The flight departure board shows cancelled flights during the national strike at Zaventem international airport in Zaventem near Brussels, Belgium, 13 February 2019. EPA-EFE/STEPHANIE LECOCQ


EC wants fast refunds and clearer information for stranded travellers


The European Commission is advocating for travellers to have access to clearer information and swift reimbursement in the event of trip cancellations.

An EC proposal on revised rules has been issued to the European Parliament and Council of the European Union ministers. They now have to decide on what form the final proposed regulations will take.

Currently, the EU is the only global region with an established passenger-rights framework encompassing all modes of transportation. Travellers however face issues due to poor implementation and enforcement of the rules.

To change this, the EC wants more robust mechanisms to enforce them and to speed up reimbursements.

If those with disabilities travelling by air are obliged to be accompanied, the person accompanying them would travel free of charge under the revised rules.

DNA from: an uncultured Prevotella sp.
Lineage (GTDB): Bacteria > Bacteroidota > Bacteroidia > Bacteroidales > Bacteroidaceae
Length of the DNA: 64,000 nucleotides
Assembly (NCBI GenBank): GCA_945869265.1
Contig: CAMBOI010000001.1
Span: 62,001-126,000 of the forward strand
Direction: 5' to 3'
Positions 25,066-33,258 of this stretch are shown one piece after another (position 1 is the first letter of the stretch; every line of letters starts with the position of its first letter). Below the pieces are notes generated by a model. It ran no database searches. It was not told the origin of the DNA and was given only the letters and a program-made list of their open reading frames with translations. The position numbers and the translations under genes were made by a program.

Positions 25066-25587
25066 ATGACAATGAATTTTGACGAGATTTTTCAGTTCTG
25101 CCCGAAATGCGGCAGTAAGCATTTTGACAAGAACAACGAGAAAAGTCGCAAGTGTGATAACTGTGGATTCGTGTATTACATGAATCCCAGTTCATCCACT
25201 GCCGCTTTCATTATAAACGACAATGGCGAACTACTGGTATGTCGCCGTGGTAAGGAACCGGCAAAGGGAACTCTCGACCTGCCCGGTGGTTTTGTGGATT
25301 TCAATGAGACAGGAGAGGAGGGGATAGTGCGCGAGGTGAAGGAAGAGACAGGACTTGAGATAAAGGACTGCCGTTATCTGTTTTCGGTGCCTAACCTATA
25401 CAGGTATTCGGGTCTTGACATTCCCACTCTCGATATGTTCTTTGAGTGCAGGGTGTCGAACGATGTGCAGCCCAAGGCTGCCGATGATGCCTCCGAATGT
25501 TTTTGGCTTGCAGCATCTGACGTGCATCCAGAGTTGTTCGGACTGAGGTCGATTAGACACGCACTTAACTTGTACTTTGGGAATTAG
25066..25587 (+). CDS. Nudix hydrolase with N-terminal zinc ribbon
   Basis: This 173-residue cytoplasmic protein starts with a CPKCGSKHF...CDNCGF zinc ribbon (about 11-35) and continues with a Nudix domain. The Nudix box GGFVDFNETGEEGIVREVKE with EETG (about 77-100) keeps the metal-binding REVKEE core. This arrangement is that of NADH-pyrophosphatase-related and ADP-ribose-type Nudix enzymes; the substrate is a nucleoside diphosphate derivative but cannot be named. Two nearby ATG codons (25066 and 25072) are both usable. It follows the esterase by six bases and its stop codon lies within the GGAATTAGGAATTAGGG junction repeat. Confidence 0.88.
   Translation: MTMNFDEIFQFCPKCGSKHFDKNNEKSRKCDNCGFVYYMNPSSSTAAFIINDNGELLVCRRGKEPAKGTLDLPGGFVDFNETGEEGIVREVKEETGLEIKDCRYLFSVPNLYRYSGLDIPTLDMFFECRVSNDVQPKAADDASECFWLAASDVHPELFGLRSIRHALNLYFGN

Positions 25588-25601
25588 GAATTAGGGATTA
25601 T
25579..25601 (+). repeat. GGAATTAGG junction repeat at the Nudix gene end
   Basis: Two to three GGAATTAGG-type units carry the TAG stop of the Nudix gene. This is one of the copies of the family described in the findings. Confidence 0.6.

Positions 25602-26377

There would also be greater clarity for people who bought air tickets via intermediaries, such as travel agencies, on who will reimburse them. In addition, there would be protection against travel company insolvency, while the right to be refunded within 14 days will be reaffirmed.

Passengers using different types of commercial transport will be entitled to improved information and financial protection. Prepayments and down-payments will be limited.

Additionally, the EC is recommending the establishment of a “common European mobility data space,” which will facilitate the access to and sharing of transportation-related information by companies and travellers alike.

It is hoped the new proposed regulations, if implemented, will push Member States to be more proactive regarding travel-related concerns rather than just reacting to complaints piecemeal. If passed, the EC would have the authority to request that EU nations investigate cases and take appropriate action.

Existing travel problems were exacerbated by the COVID pandemic which European Commissioner for Justice Didier Reynders, who oversees consumer rights, said was a wake-up call for the industry.

“With this proposal, we see concrete solutions to concrete problems,” he added.